Wednesday, March 20, 2013


The leading retailer in the USA is making this rustic raw wood table in about 8 different designs. The difference is they are using reclaimed Oak where we use reclaimed Elmwood, which is easier to get because it's regional and much less expensive. 
They retail for about $15,000 and up depending on the size.  
Restoration Hardware
shows all the knots and spits.  It's usually the natural wood with a light wax finish. 

55" x 55" x 31"
and 4 matching stools

This factory specializes in this finish and ships container loads to Europe for several years. I've had success with them with similar tables that were round or a trestle table 10 feet long. 

These tables are meant to be irregular. The reclaimed wood is selected and sanded by hand, the wood is left unfinished, so that the knots, nail holes, cracks and other vestiges of its former life remain gloriously visible.

As described by RH:
By their nature, unsealed salvaged wood planks may be somewhat uneven, and may cup or bow slightly over time, further enhancing their rustic one-of-a-kind character; cracks may be present
This item is artisan crafted with meticulous care. Given its handmade and hand-finished nature, variations in the wood or metal work are to be expected and celebrated. Each item is unique and no two are exactly alike.

Original request

But drawer
2. no marble top 
3. no shelf underneath

The wood cannot be identified - the stain cannot be identified. It's just a very old badly soiled table from this photo. 
My interpretation is to use old wood and create a 'old and very used' table - using refurbished old wood.  

For everyone who is reading this:
If you don't have an exact item to copy - the factory cannot 'interpret' and neither can I.  To get apples to apples - you need the original apple. 
 I try my best to communicate your concept to the factory but you must keep an open mind and not set the bar too high or else you will only be disappointed.  This is a discounted business working on small margins to keep prices low for you - there are limitation.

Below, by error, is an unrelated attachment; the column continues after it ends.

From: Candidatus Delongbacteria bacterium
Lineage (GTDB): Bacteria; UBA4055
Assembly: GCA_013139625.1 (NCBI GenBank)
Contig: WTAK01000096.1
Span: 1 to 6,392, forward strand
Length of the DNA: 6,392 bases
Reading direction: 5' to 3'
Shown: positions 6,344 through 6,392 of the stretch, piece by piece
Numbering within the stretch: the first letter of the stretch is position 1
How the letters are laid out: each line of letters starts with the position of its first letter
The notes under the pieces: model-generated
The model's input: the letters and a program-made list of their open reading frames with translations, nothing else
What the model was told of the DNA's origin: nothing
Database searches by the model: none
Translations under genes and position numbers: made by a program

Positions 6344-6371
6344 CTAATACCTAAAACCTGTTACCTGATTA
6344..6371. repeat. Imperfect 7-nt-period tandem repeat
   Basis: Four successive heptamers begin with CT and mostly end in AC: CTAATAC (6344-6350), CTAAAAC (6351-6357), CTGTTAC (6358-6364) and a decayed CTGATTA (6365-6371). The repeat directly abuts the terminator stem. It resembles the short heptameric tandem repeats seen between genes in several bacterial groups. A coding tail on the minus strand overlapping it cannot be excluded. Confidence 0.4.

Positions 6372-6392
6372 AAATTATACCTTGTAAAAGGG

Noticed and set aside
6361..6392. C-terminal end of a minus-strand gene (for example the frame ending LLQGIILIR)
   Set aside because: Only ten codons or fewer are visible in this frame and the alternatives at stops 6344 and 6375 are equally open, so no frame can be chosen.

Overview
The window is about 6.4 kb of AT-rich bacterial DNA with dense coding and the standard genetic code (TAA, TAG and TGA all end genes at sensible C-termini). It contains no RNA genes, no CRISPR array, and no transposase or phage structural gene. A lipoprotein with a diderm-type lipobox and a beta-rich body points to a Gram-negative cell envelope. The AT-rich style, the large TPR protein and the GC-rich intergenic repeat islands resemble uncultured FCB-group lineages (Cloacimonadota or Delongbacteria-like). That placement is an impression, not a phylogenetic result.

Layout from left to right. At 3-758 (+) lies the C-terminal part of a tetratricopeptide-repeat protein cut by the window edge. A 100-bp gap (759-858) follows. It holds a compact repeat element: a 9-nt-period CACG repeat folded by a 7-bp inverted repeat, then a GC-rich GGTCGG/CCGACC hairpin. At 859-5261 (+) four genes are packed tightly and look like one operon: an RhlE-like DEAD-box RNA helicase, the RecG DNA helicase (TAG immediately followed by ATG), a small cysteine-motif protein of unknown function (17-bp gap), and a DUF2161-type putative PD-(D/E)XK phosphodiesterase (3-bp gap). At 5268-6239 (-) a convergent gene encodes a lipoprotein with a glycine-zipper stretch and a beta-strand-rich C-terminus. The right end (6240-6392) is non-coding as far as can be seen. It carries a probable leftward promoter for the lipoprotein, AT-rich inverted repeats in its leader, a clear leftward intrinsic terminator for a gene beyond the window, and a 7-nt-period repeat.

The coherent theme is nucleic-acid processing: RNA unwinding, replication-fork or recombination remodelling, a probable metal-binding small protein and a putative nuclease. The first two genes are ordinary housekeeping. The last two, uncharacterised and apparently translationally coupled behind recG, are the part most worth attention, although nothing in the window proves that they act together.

Color of wood I'm asking for when finished
*Note no knots - but then 'no knots' make for a very new contemporary table. This is a contradiction of the warn out warm 'look' you're after. 

concept with larger planks / less planks
This is hard to do because it's square and not a rectangle. 

Planked top to stop movement

 Planked down and across - the color is light - I'll try to achieve the above. But note there are knots.  There will be knots. 
I'm asking them to bleach the wood before they stain to lessen the intensity of the knots. 

 The look asked for


To have a solid center piece - and planked edges - means the center piece has to be a veneer over plywood otherwise you risk the piece shifting and seams showing. Especially for this size of table. Then you don't have the old used look. 

Originally we used Cypress for a lighter colored wood with less knots - but I've found out it's also a very soft wood and didn't take the stain. 
I don't like using other woods other than Ash (harder wood) and Elmwood.  It's what the factories know - and it keeps the price down. 

Please remember these are made in 3rd world factories the old Chinese way.  They haven't seen the retail market. 

The factory!


Note:  it's not the same as the kitchen table finish.
This is heavily sanded to a contemporary finish. 
Also please notice the photo you sent is heavily 'knotted' 

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